[c-nsp] asr1001-x : dynamic qos on virtual-template

tim at pelican.org tim at pelican.org
Mon Feb 15 12:34:53 EST 2021

Hi Cédric,

On Monday, 15 February, 2021 15:51, "BASSAGET Cédric" <cedric.bassaget.ml at gmail.com> said:

> The problem here is that I don't know the speed on the access side. I know
> it will go up to 1Gb/s down - 250Mb/s up. But it can be lower than that, as
> it's GPON architecture.
> We don't sell a fixed (guaranteed) bandwidth to customers. We sell it as
> "up to 1Gb/s down - 250Mb/s up" as we are not able to guaranty bandwidth.

That's contention in the network, though, not speed to the CPE, unless I'm missing something.  Nothing's going to report in a PPP connection how much traffic is making it through the access layer to the LNS.  Not the same thing as DSL/FTTC, where you've got a physical negotiation going on between the CPE and the DSLAM to agree the upstream / downstream speeds of a particular copper pair, before you even get to any further contention 

So you can treat it as:

- You have 1G from the LNS to the CPE.  You can choose which 1G of packets to put into that sessions.  Sometimes the access layer will discard some of those packets, you don't have any control over that.  Make a 1G shaper, with your voice priority class in it.  Voice won't get discarded in favour of data in the parts you control.

- You have some amount of bandwidth from the LNS to the CPE that's (almost) always achievable - what that is will depend on your exact access layer set-up, split ratio, etc.  Maybe that's 250M downstream.  You build your shaper around that value, with your voice priority class in it.  You've got control of exactly which 250M stream leaves your LNS, with a high expectation that all of those packets reach the CPE - BUT the customer will never get more throughput than that, even if all the other links on the GPON node are idle.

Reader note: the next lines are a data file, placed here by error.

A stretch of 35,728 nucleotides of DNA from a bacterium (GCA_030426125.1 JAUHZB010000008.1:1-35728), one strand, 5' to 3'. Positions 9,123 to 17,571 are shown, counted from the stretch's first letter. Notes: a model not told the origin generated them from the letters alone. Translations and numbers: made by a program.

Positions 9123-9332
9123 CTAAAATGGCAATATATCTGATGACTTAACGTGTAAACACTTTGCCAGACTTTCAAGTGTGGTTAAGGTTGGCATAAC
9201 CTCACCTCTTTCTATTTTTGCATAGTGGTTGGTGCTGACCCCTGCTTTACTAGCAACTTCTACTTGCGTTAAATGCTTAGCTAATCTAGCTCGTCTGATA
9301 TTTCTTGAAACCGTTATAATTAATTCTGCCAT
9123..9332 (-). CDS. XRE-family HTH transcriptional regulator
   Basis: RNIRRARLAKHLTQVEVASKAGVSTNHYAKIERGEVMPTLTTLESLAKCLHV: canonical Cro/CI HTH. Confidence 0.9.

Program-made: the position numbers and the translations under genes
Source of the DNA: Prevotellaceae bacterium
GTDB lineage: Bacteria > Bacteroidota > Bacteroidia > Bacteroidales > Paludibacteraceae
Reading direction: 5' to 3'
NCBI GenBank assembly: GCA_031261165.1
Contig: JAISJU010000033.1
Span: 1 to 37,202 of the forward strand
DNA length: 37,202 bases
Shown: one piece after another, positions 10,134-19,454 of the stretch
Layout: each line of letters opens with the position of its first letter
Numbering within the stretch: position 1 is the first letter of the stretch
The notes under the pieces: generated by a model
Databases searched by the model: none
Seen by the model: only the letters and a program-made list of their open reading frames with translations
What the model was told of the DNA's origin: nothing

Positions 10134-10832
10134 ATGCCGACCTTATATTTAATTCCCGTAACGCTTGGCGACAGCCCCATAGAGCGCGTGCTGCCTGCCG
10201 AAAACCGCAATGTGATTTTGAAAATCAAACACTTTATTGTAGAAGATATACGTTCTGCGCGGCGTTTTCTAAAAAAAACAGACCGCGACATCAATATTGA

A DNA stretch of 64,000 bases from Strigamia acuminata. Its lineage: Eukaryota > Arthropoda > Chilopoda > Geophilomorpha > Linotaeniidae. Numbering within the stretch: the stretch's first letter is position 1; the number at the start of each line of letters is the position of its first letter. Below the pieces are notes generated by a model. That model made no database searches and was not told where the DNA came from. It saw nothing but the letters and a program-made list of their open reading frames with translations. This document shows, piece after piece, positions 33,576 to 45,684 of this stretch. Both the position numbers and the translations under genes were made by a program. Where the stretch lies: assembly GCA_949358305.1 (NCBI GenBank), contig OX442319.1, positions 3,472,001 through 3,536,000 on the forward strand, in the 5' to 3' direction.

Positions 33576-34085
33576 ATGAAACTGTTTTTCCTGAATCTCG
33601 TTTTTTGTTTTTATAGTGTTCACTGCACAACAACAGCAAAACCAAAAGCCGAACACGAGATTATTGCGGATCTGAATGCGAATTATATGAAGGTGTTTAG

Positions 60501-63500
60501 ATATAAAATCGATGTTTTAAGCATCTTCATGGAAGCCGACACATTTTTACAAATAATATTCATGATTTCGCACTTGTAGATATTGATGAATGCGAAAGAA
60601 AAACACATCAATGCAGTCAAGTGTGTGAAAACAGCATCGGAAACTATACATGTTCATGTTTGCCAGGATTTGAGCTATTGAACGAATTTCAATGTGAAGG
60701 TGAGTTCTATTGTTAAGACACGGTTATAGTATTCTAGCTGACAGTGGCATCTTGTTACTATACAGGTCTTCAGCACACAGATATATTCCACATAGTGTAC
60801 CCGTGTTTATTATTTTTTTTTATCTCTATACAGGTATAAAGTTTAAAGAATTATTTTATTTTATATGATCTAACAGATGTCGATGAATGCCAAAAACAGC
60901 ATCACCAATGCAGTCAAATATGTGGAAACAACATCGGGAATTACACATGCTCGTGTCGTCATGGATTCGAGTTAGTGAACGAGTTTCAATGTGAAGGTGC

It's really down to whether you're after higher-bandwidth with "intelligent discard" QoS, or something closer to a guaranteed but lower bandwidth.

I'm not aware of anything in the FTTH space that would let you detect congestion in the access layer and back off the parent shaper accordingly.  Neither end has that info, without you building some kind of active probes of your own.

What's the problem you're trying to solve?  Customers with >1G of traffic trying to go downstream, and you need to make sure data packets are discarded rather than voice?


More information about the cisco-nsp mailing list